This example of the prior art, as compared with the two previous examples, is remarkably improved from the viewpoint of the degree of freedom of the assistant's position, but the use areas A and Aa of the two observation optical systems are installed for rotation in the same space and therefore, the range of rotation of the areas Aa relative to the areas A is also limited. Particularly, with microscopic operations in cerebral surgery, it is often the case that the innermost part of a deep hole is observed, and the distance d between the pair of optical systems in FIG. 3 cannot be selected to value greater than necessary and therefore, the range of rotation of the use areas Aa is limited. Also, in recent years, particularly, microscopes which enables objects to be seen brightly and well have been desired with the advanced degree of precision of operations or the like and therefore, it is inappropriate to make the diameter of the zoom lenses 2a and 2b smaller, and this also leads to a disadvantage that the range of rotation of the use areas Aa is limited.

SUMMARY OF THE INVENTION

It is an object of the present invention to provide a stereoscopic microscope in which the mutual directions of observation of two stereoscopic observation optical systems for the same part to be examined can be positioned freely.

BRIEF DESCRIPTION OF THE DRAWINGS

FIG. 1 shows the construction of a first example of the prior art.

FIG. 2 illustrates a second example of the prior art.

FIG. 3 shows the construction of a third example of the prior art.

FIG. 4 is an illustration of the third example.

FIGS. 5A and 5B show the construction of a first embodiment of the present invention.

FIGS. 6A and 6B illustrate the light beam distributing means of the first embodiment.

FIG. 7A shows the construction of a second embodiment of the present invention.

FIG. 7B illustrates the light beam distributing means of the second embodiment.

DESCRIPTION OF THE PREFERRED EMBODIMENTS

FIGS. 5A and 5B are views of a first embodiment of the present invention as seen from directions orthogonal to each other. In FIGS. 5A and 5B, the construction of a main observation optical system is substantially similar to that of the main observation optical system in the example of the prior art shown in FIG. 1, but a prism type beam splitter 13 rotatable about the optic axis O of an objective 11 is disposed as light beam distributing means between the objective 11 and zoom variable magnification systems 12a, 12b. The main examiner can stereoscopically observe an object E to be examined through the objective 11 whose object side focus is made coincident with the object E to be examined, the beam splitter 13 comprising a combination of two prisms and having the function of partially effecting light beam distribution, the zoom variable magnification systems 12a and 12b disposed in the form of a pair on two left and right parallel optic axes, and eyepieces 14a and 14b.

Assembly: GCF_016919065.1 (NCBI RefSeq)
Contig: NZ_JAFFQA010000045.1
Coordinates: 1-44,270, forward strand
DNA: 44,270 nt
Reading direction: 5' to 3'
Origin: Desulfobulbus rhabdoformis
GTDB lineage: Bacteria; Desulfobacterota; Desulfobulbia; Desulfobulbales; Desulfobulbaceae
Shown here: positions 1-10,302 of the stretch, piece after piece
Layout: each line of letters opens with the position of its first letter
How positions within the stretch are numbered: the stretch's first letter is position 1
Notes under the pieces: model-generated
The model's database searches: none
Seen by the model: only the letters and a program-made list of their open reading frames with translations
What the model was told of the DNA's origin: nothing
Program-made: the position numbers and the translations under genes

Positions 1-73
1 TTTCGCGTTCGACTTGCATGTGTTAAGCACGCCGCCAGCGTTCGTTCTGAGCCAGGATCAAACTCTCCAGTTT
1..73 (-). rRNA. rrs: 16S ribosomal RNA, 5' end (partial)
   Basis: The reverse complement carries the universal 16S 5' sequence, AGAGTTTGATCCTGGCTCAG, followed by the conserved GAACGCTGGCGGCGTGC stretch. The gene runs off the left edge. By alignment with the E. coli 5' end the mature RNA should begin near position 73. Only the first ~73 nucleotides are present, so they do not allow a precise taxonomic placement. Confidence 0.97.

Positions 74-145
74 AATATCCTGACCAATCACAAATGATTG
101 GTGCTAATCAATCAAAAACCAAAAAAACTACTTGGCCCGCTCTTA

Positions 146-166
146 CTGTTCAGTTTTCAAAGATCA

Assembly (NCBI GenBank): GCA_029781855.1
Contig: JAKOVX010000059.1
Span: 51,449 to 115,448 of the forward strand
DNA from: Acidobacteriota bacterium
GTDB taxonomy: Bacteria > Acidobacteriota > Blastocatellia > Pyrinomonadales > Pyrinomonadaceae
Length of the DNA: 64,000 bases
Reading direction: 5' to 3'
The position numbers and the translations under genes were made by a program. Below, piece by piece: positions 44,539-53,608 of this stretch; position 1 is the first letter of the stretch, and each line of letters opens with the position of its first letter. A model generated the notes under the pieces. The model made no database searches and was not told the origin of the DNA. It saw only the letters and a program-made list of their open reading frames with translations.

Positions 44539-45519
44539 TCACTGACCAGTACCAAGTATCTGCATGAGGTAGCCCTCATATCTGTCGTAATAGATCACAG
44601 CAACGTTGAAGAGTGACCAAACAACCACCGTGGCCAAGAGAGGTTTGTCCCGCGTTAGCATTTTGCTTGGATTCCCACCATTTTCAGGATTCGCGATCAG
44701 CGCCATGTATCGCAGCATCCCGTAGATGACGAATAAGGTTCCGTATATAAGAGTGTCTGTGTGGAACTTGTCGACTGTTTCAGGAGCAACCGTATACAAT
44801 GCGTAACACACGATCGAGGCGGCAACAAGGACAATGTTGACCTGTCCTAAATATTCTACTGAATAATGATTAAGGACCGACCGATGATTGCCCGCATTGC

A light beam distributing surface P inclined with respect to the optic axis O of the objective 11 is formed in the beam splitter 13, and a half-mirror portion is formed only in the two effective use areas Aa (FIG. 6) of the auxiliary observation optical system of the distribution surface P. A light beam reflected by this half-mirror portion is totally reflected by the bottom surface Q of the beam splitter 13, emerges from the two areas Ab of an exit surface R and travels toward the auxiliary observation optical system at an angle of 45 with respect to the optic axis O. Accordingly, in the auxiliary observation optical system as well, the object E to be examined may be stereoscopically observed by the sub-examiner through variable magnification systems 12a' and 12b' optically coupled to the beam splitter 13 and eyepieces 14a' and 14b'.

FIGS. 6A and 6B show the state of the beam splitter 13 as seen from the direction of the optic axis O of the objective 11. The optical path for the main examiner passes through the use area A of the beam splitter 13 and the beam splitter 13 is installed for rotation relative to the center 0 of the objective 11 and thus, the two effective use areas Aa of the auxiliary observation optical system can assume any angle relative to the use area A of the main observation optical system.